“Everyone here has a story to tell,” Ross says. “And it’s not one that they necessarily want anyone else to hear.” Ross has been to Alaska several times. It’s my first visit so I file his comment away. Maybe it’ll make more sense later.
Flash back to the day before.
Becky and I arrive at the Hotel Captain Cook in Anchorage and it’s already late: 1 pm local time, 4 pm biological time. But we stop at Fletchers, the hotel bar, for a nightcap. There we meet a German cargo pilot who flies all over the world. He loves Alaska and comes here frequently, as do many cargo pilots, because a lot of cargo flies through Alaska.
Jurg tells us that he had to go to the local mall to pick up some winter clothes. He only had T-shirts and shorts.
“You didn’t know it would be cold here?” I ask.
“Yes, I knew. But I didn’t know I’d be here today. My flight was supposed to go to Vietnam, but we were re-routed to Alaska.”
Hmmmmm, so you could wake up one day and think you were going to Vietnam, but wind up in Anchorage instead? The most interesting stories tend to be about how people wind up in Alaska.
Two nights later we’re sitting at the the bar of the Glacier Brewhouse chatting with the young bartendress who tells us she’s originally from Dallas.
“How’d you wind up here?” Becky asks.
“Oh…an Internet romance,” she says with a sheepish smile.
“That’s cool!” I say quickly to disperse the awkwardness.
“Oh, not me,” she says. “My mother.”
Unlike most of the Alaskan residents we meet she’s not completely in love with the place.
Alaska is huge and overflowing with freedom. But size is always relative. For instance, Anchorage is the ‘big city,’ but it has less than 300,000 people. Even in the biggest city it’s hard to get a bead on “normal.” People have come from everywhere, and there is every kind of language and accent being used.
Friendly people abound, but they’re not cheerful like folks in other places. They have a purpose that’s hard to pin down, and if you interrupt them they calmly respond to your questions. No one seems to mind explaining where they’re from or how they wound up here.
So what about these people that Ross mentioned? The ones who don’t want to explain their stories.
One clue comes from our car rental agent as we are renting an SUV to drive down to Girdwood for the weekend. She explains the reason for their extra security check (they won’t accept a bank debit/credit card).
“People who come here from outside will frequently not return their car,” she explains. “We find the cars by the side of the road in a remote place, if we find them at all.”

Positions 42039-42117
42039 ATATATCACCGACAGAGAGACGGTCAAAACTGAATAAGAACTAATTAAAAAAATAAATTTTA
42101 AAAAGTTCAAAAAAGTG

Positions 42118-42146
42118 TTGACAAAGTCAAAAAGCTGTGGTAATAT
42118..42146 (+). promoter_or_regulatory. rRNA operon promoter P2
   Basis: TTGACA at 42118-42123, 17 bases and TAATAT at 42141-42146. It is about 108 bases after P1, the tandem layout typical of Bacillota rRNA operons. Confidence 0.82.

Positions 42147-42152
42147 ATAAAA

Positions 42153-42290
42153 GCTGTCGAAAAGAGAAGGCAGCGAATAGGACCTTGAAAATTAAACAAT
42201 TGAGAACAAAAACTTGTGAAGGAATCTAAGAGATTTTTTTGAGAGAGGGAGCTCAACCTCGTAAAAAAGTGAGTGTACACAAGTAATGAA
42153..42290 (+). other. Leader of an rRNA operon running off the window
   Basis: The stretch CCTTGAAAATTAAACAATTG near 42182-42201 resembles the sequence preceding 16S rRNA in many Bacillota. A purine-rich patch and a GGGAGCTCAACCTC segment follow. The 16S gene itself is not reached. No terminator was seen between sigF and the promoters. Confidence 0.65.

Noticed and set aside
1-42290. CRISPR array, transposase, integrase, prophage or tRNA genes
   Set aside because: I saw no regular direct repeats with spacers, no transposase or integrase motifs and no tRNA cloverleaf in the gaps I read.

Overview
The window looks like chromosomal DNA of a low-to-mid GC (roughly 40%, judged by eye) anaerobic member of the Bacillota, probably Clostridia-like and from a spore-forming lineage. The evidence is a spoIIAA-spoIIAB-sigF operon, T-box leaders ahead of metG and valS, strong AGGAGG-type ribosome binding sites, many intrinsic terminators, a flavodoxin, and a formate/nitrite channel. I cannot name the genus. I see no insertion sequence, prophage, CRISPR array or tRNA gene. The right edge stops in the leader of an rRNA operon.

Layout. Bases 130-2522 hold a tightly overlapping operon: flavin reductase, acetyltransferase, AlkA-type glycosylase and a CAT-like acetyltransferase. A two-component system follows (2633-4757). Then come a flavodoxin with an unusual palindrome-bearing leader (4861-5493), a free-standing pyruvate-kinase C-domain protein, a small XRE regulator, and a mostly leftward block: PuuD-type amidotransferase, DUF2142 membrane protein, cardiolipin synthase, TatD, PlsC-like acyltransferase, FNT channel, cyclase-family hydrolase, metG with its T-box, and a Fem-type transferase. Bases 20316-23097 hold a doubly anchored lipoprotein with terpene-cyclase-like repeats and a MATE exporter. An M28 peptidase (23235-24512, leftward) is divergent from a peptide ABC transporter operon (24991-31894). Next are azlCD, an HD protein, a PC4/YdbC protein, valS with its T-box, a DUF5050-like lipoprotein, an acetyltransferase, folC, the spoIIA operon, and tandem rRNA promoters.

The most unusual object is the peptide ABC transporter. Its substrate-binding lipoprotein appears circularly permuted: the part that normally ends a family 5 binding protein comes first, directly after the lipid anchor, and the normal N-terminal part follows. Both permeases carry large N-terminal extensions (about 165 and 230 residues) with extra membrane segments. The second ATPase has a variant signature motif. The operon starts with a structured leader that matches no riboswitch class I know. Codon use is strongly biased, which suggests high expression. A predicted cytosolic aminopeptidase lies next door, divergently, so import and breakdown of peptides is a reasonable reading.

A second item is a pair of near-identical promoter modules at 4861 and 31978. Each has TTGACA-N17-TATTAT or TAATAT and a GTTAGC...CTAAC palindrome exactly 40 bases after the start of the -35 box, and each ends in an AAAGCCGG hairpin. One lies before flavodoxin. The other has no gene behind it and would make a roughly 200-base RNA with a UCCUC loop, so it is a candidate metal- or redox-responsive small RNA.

“Why would they leave them in a remote place?” I ask.
She pauses while she considers the proper rental agent response to this question. Then she decides to just blurt it out. “A lot of people come to Alaska to get away from some kind of trouble, and they don’t want anyone to find them.” She shrugs, and then adds “you don’t need a passport to come here since it’s part of the US, but it’s easy to disappear once you get here.”
If you want to disappear you’d better be good at living in the woods. That means knowing what to do if a Moose approaches. Frankly, even if you live in a town like Anchorage you need to know what to do when encountering a Moose.
Becky rode on a coastal trail and wound up next to a large bull moose. She didn’t know what to do, and froze in place (which it turns out is a good thing to do). Some bikers came along and helped her out. They told her that you can usually avoid Moose before you see them; Moose give off a weird unpleasant odor that travels a long distance.
Living in Alaska might rekindle some unused primitive instincts. Since I’m not going to be living here anytime soon I feel compelled to learn as much as I can about Alaska. I’ll have to re-read John McPhee’s Coming Into The Country. Amazon book reviewer James DeWitt argues McPhee’s book is the best one on Alaska:
“I’ve lived in Alaska most of my life. McPhee…give[s] you a much more accurate glimpse than the writers and hacks who try to ‘describe’ Alaska.”
I’ve only spent a few days in Alaska, but it seems hard to grasp the essence of this place. I’m glad I got to see it first hand, even if I can’t possibly describe it. And it’s nice to know that if bad trouble comes I won’t need a passport to ‘disappear.’